The playoffs currently rage on, and they’ve been, in honesty, very good! From the tight, tactical clashes between the New York Rangers and Tampa Bay Lightning, to the 1980’s-esque barn-burning shootouts between Edmonton and Colorado. To put that particular series in perspective, so far 24 goals have been scored in just 3 games. In fact, this has been one of the highest scoring playoffs so far in recent memory, and very few of the games have been boring. It has certainly been exciting to see a McDavid vs MacKinnon matchup that the league is actively marketing, and heavily at that. Furthermore, the upcoming powerhouse Avalanche (now up 3-0 as per this sentence), who have almost certainly booked themselves a ticket to the Stanley Cup Final, could potentially face the old guard Lightning in what could be a battle between two of the best three teams in hockey. What a series that would be (no disrespect meant to NYR fans, sorry!).
One could argue that the Lightning and Avalanche are the two best teams in hockey, but that would discredit the regular season that the Florida Panthers had as President’s Trophy winners. Yes, we can hear you in the back screaming that the President’s Trophy doesn’t matter, and you would certainly be correct given how that award is currently valued. But, at least from a European resident’s perspective, having the best record in the league shouldn’t be completely overlooked. In the U.K.’s EIHL, there’s the regular season champions, cup competition similar to the F.A. Cup in soccer, and the playoffs, which 8 of 10 teams qualify for, making it essentially a second cup. This is all suffice to say that all of these various accolades hold value from a financial and reputation perspective (and for qualifying to international competitions like the CHL).
However, despite the above, the Florida Panthers will not be judged in the same breadth as the Lightning or Avalanche, or even the Rangers. The Panthers managed to dispatch the Washington Capitals in six games, but when faced with the Lightning, managed to both get swept, but embroil themselves in controversy over late night antics as if the Stanley Cup Playoffs was a beer league tournament. It felt as if they had resigned themselves to being eliminated, and such resignations are never a good sign for a club’s commitment to lifting the one prize they all seek.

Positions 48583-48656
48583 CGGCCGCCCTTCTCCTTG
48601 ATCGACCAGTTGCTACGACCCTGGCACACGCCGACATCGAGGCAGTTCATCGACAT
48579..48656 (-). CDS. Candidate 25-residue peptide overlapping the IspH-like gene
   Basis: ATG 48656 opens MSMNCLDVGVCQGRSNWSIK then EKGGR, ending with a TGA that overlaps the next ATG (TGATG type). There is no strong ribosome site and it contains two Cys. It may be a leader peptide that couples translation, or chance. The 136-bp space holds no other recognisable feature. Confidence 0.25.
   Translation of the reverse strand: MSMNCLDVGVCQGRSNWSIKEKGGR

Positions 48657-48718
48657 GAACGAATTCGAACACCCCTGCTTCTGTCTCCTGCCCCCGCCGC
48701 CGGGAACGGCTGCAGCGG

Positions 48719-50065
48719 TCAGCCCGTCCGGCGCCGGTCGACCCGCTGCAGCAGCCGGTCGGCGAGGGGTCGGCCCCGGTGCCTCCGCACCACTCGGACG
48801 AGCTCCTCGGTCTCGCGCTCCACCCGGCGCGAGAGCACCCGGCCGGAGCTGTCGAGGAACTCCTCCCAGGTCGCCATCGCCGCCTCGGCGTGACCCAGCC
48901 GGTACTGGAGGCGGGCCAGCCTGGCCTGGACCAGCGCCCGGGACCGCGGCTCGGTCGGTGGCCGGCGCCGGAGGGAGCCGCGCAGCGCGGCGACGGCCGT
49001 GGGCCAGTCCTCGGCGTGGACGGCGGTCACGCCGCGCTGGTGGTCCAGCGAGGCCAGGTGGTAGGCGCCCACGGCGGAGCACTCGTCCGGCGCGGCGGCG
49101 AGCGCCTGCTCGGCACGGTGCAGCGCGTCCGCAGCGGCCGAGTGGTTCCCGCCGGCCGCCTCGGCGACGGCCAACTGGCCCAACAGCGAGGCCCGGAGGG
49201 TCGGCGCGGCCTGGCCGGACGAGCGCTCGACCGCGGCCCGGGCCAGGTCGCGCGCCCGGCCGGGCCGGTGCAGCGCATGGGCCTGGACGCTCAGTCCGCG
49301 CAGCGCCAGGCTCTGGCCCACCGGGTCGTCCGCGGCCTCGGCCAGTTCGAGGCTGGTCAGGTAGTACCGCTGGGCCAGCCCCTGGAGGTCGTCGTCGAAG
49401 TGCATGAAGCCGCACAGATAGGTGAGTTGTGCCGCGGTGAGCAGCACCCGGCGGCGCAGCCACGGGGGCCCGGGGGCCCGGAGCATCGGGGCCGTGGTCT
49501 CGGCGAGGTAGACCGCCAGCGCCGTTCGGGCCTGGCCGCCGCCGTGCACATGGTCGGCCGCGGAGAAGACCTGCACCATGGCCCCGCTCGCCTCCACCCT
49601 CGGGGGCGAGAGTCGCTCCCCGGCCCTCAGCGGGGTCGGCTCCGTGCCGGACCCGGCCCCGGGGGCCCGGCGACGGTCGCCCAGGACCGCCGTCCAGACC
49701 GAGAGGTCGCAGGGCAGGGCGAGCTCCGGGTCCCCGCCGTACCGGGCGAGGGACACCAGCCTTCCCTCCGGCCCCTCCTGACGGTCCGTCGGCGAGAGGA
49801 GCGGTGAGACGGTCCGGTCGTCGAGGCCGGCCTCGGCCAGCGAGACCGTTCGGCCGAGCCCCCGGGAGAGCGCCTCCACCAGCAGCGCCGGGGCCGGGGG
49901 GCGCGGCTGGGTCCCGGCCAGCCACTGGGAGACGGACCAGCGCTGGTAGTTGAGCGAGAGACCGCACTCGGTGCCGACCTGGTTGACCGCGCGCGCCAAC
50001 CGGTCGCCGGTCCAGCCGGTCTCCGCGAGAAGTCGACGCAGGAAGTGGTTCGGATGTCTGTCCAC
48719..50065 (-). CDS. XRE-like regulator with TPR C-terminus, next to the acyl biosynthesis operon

That brings us to the main topic of this article: Claude Giroux.
Everyone knows the story. Giroux was acquired by the Panthers at the trade deadline, and was brought in to give a veteran boost to a young team that was looking to make a splash in the playoffs.
However, with Florida bounced embarrassingly from the second round, and that air of judgment around the franchise, there are rightly questions to ask of where they go from here. They’ll have decisions to make, and one of them is what to do with Giroux. Ultimately, as an impending UFA, it will be up to Claude to decide what he wants to do, but it could be quite likely Giroux hits the open market for the first time in his career, certainly an exciting prospect for a 34-year-old who particularly chose to be traded to Florida as his “chase the Cup” team.
Giroux hitting the open market, and here comes the main argument, could mean one particular thing for yours, mine and our Philadelphia Flyers: a reunion.
The Flyers are certainly not above bringing players back for a second stay with the club, especially players who are on the older side. Think Simon Gagne, R.J. Umberger, Vinny Prospal, and Peter Forsberg (though Forsberg never iced for the Flyers previously). However, Giroux holds much more of a clout around the Flyers’ organization than any of those previous players mentioned, and as such, the Flyers could feel as if they have to at the very least give him an offer. Conversely, they may feel uncomfortable brining back Giroux to signal a “new era” as that would be an obvious hypocrisy.